USC President C. L. Max Nikias has appointed Paula Cannon, C.-C. Jay Kuo and Elyn Saks as Distinguished Professors and Viet Thanh Nguyen and Jacob Soll as University Professors.
“These exceptional faculty members have brought immense honor to the university,” USC Provost Michael Quick wrote in a memo announcing the appointments.
The honor of Distinguished Professor is awarded very selectively to those whose accomplishments have brought special renown to USC. The honor of University Professor is awarded based on multi-disciplinary interests and significant accomplishments in several disciplines.
Distinguished Professor Cannon, a professor of Molecular Microbiology and Immunology at the Keck School of Medicine of USC, is a pioneer in the development of precision methods to genetically modify cells of the blood and immune systems.From her background as a virologist studying HIV and highly pathogenic viruses such as Ebola, she became interested in how these human enemies could instead be hijacked into delivering therapeutic genes to human cells. The early tools of this gene therapy lacked specificity, but her work with genome engineering reagents allowed her to manipulate the genetic material of blood stem cells at the scale of a single base of DNA information. Using this approach, her team has developed methods to create an HIV-resistant immune system in people who are infected with this virus, which she hopes will provide a long-term drug-free therapy for HIV.
Funded by both the National Institutes of Health and the California Institute for Regenerative Medicine, Cannon collaborates with many other scientists at USC and beyond who are interested in taking advantage of these exciting advances in gene and cell therapy. Outside of her lab, she is known as a passionate advocate for the HIV community whose ability to explain science in a straightforward and entertaining fashion makes her a sought-after and highly effective speaker.
C.-C. Jay Kuo
Distinguished Professor Kuo of the USC Viterbi School of Engineering is a fellow of the American Association for the Advancement of Science, the Institute of Electrical and Electronics Engineers, and the International Society for Optical Engineering. Kuo is currently the Dean’s Professor in Electrical Engineering and Director of the Multimedia Communication Laboratory. His groundbreaking research in the field of coding and computing techniques for multimedia processing and communications has led to the establishment of worldwide international standards for image and video transmission, and storage and compression. He developed several techniques for enhancing the performance and reducing the complexity of video encoders while retaining or improving the perceived visual quality—techniques which have been adopted by all commercial capturing devices.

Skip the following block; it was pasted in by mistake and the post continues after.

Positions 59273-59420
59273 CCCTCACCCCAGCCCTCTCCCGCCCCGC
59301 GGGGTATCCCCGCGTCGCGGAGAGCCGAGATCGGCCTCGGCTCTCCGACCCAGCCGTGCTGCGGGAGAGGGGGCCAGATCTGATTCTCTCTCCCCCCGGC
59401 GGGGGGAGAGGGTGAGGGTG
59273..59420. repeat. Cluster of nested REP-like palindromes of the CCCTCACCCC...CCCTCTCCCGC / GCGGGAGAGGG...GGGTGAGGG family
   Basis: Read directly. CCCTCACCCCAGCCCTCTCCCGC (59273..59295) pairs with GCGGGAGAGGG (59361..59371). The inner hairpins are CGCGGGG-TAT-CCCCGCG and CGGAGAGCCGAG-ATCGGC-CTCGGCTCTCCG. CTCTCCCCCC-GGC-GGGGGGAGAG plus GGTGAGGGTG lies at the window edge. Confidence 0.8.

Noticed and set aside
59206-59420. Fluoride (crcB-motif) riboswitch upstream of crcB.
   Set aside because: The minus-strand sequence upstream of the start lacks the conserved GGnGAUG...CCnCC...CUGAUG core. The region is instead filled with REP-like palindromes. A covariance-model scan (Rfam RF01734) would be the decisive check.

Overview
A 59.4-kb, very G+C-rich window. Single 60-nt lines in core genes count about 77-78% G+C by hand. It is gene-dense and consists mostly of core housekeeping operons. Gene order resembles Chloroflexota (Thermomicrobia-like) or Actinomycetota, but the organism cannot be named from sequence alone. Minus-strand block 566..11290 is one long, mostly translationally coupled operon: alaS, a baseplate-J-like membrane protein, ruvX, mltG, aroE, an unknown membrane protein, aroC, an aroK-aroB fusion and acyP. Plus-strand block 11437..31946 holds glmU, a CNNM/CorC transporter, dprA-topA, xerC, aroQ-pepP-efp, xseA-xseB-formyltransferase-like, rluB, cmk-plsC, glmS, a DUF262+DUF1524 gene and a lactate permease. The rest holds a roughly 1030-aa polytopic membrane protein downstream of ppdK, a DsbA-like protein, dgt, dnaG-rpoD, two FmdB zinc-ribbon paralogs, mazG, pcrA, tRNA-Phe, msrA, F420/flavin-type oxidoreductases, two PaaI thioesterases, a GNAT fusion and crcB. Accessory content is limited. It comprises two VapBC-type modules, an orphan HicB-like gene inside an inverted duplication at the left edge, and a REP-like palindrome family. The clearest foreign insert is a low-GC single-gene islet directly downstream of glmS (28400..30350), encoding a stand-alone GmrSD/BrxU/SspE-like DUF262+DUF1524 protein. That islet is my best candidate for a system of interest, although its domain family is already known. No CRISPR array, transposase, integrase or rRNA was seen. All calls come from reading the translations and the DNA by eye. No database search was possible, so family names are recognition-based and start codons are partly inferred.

Kuo’s prolific publication record includes 260 journal papers, 900 conference papers, 14 books, an h-index of 75 and total citations exceeding 28,000.
Distinguished Professor Saks is the Orrin B. Evans Professor of Law, Psychology and Psychiatry and the Behavioral Sciences at the USC Gould School of Law and director of the Saks Institute for Mental Health Law, Policy, and Ethics. Saks is a nationally recognized scholar in mental health law, developing solutions in the field of mental illness and changing the way society addresses issues of mental health, such as ethical dimensions of psychiatric research, use of mechanical restraints in psychiatric hospitals, and the criminalization of mental illness.
Saks herself lives with schizophrenia and has written about her struggles and successes in The Center Cannot Hold: My Journey Through Madness, which has won accolades from both literary critics and advocacy groups. She is an elected member of the American Law Institute and a recipient of the MacArthur “genius grant.”
University Professor Nguyen of the USC Dornsife College of Letters, Arts and Sciences is a Pulitzer Prize-winning author and MacArthur Fellow. Nguyen is internationally known for his groundbreaking works in fiction and non-fiction, providing key insight and perspective to a global audience and exploring critical issues related to the immigrant experience, both historical and current, across generations, races, and political divides.
Among other accolades, his debut novel, The Sympathizer, has emerged as one of the most celebrated works of fiction in the past twenty-five years, winning the 2016 Pulitzer Prize for Fiction, the Dayton Literary Peace Prize, the Carnegie Medal for Literary Excellence from the American Library Association and a California Book Award. Acclaimed for its compelling and inventive narrative of the Vietnam War, the novel was a New York Times bestseller and named to over thirty best-of-the-year lists. His collection of stories The Refugees was a bestseller, and his nonfiction Nothing Ever Dies: Vietnam and the Memory of War was a finalist for the National Book Award and National Book Critics Circle Award.
University Professor Soll of the USC Dornsife College is an early modern historian with a research focus on the history of politics, Renaissance humanism, accounting and information systems. Soll has been credited with elucidating the mechanics of how modern governments came into being, how they work or fail, and how accounting has been used to create modern, sustainable states. An expert on the history of financial crises, his research explains the necessity for governments to properly manage financial numbers and the importance of accounting and history as part of a leadership culture.
The recipient of numerous prestigious prizes, including two NEH fellowships, the Jacques Barzun prize, a Guggenheim fellowship and the MacArthur Fellowship, Soll is currently meeting with political and financial leaders across the globe to promote the humanities along with accounting standards and financial transparency as tools for effective statecraft.